Chapter 35: The Voices Of Children In His Tents

Fast cars! Fast women! Fastidious adherence to the precepts of the moral law!
Steven Kaas

Spring 1982
Citadel West, Colorado Springs

Somehow the Comet King had become an adult. He had skipped puberty, telling Father Ellis that it sounded like too much trouble. One day he was a child; the next, his voice dropped, white hair grew on his chest, and he declared he would be having children. All the children.

His logic was simple. His heavenly descent gave him special powers. Intelligence, wisdom, physical strength, spiritual mastery. He, in turn, would pass these on to his children. The more children, the more supernaturally-gifted warriors, administrators, engineers, and scholars they would have for the dark times ahead. An army of Cometspawn, growing to adulthood faster than any mortal, each one pushing forward the day when they could march across the Bering Straits and drive the demons back below the Earth. He requested that the women of Colorado step forth to help him in the project.

“Now hold on,” Ellis told him. They were in the newly-completed throne room deep beneath Cheyenne Mountain, in the underground fortress that had once housed NORAD. The Comet King sat on a throne covered with black opal. Father Ellis’ official title was Royal Confessor, but the Comet King consistently denied having anything to confess; his real role was advisory. Some days he didn’t have any advice either. Today was not one of those days. “This is madness, Jala. You can’t just impregnate every woman in an entire state.”

“If you are talking about sexually transmitted diseases,” the Comet King answered, “I will screen for them carefully.”

“I’m talking about the natural law!” said Father Ellis. “Marriage! Family! Partnership between a man and a woman who join together into one flesh, help complete each other!”

“I am complete,” said the Comet King.

“You told me that you were keeping me around to tell you how to stay human. Now I’m telling you. Having children isn’t something you do for anyone else’s convenience. It’s a sacred act. If you do this, you’re taking a step away from humanity, and it’s going to come back to bite you.”

“Perhaps you are right. I accept the slight cost to my humanity as an acceptable risk, given the possible gains.”

“It doesn’t work that way! Sin isn’t a ledger that you balance. It’s about…about…can you feel it, Jala? Goodness isn’t just numbers. It’s something palpable, something burning and beautiful. People talk about having a relationship with God, but it’s closer than that. More powerful. More immediate. And what you’re saying…it takes away from that thing. It’s not in line with it. If you could feel it, you wouldn’t be calculating how many strategic deviations from doing the right thing you can allow yourself.”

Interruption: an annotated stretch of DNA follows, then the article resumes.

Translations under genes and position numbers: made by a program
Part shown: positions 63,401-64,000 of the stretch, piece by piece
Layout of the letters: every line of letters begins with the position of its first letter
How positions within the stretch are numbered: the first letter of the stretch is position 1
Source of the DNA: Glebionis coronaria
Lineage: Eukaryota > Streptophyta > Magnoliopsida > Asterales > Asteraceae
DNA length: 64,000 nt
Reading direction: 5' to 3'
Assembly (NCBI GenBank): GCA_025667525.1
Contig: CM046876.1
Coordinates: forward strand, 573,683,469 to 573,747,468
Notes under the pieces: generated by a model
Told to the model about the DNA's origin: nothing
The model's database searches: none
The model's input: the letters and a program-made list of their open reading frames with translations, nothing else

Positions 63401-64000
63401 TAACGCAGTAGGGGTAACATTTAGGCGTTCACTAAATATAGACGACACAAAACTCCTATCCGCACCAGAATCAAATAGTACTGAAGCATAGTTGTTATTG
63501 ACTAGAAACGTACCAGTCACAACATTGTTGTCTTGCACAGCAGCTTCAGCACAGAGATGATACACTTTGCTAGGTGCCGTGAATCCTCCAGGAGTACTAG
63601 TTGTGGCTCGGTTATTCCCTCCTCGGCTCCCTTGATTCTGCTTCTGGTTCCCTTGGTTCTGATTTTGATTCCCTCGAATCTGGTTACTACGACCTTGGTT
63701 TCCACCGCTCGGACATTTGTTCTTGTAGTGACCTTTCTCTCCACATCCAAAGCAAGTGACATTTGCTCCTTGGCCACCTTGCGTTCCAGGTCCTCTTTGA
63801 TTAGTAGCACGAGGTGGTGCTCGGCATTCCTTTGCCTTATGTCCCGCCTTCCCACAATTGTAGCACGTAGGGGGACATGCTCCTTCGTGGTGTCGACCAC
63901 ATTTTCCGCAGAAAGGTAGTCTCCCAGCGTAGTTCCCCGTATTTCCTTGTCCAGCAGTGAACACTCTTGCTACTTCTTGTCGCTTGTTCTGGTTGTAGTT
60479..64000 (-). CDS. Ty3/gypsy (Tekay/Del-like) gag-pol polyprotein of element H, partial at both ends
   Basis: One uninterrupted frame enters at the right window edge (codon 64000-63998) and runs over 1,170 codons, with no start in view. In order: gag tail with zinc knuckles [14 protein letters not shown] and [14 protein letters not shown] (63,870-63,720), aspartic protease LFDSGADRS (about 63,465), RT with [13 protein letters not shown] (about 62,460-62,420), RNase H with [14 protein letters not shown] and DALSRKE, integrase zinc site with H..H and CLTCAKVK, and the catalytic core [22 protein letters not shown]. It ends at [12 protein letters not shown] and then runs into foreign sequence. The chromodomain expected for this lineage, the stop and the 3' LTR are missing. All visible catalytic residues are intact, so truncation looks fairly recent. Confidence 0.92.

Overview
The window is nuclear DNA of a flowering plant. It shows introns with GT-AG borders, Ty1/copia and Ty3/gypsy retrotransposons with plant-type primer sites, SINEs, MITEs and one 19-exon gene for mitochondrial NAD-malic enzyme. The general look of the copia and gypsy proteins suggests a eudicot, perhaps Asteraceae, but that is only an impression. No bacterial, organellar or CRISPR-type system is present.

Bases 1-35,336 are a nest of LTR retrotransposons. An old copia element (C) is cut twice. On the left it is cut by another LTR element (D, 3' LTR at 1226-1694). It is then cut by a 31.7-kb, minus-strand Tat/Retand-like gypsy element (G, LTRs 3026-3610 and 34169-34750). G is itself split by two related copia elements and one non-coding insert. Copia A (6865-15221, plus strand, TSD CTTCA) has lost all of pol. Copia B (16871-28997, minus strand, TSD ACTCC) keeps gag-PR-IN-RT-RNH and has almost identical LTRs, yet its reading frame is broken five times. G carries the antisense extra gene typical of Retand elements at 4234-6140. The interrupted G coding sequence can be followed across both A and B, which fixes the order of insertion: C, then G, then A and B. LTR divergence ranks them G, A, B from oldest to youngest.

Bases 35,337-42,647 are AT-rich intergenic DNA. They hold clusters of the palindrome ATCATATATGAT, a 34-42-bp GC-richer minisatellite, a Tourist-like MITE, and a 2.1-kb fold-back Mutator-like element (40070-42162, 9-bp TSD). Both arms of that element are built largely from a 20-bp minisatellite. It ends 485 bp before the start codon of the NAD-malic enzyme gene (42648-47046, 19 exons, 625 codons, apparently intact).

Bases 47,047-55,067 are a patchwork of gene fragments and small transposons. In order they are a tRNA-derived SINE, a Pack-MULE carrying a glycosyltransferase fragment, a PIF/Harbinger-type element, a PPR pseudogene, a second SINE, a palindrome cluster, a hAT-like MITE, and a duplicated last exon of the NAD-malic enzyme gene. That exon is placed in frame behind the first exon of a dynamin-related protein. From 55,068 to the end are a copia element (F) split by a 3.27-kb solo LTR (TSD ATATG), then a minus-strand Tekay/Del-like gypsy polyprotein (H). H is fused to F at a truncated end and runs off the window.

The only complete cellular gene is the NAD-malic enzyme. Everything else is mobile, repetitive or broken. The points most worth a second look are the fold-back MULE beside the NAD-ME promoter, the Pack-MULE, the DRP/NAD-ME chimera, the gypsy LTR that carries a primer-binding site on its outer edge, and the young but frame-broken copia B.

“Father, have you become a mystic?

“No, I just…I feel like I’m trying to explain the nature of virtue to a rock. Either you can see why what you’re saying is crazy, or…call Vihaan. You listen to Vihaan. He can explain what I mean.”

Uncle Vihaan’s official title was Chief of Staff, but he always called himself “the butler”. He managed the Comet King’s growing circle of advisors, visitors and petitioners, and organized his schedule around the constant meetings required of the fledgling government. When somebody finally found him, he came into the throne room disorganized, still carrying a stack of papers.

“What is it?” he asked. The Comet King started to speak, but Ellis interrupted him.

“Jala wants to have kids with half the women in the state! He wants to…breed some kind of conquering army! Tell him this isn’t how people do things!”

Vihaan’s face fell. “What about marriage?”

The Comet King thought for a second. “I would rather not have to worry about it. But if it were important to you, I could marry them all, like Solomon.”

Vihaan’s head was bobbing back and forth in exasperation. “Everyone from our family…” he said. “You come from a good family, Jala. Marrying good people. No sex before marriage. It wouldn’t be…proper.”

“Proper?” asked the Comet King. “I come to you with a plan to fight off Hell and save the world, and you tell me it isn’t proper?”

Vihaan stared at the priest, as if begging him to step in. “I swear,” said Father Ellis, “it’s like explaining the nature of virtue to a rock”.

“Do you know,” interrupted Jalaketu, “that whenever it’s quiet, and I listen hard, I can hear them? The screams of everybody suffering. In Hell, around the world, anywhere. I think it is a power of the angels which I inherited from my father.” He spoke calmly, without emotion. “I think I can hear them right now.”

Ellis’ eyes opened wide. “Really?” he asked. “I’m sorry. I didn’t…”

“No,” said the Comet King. “Not really.”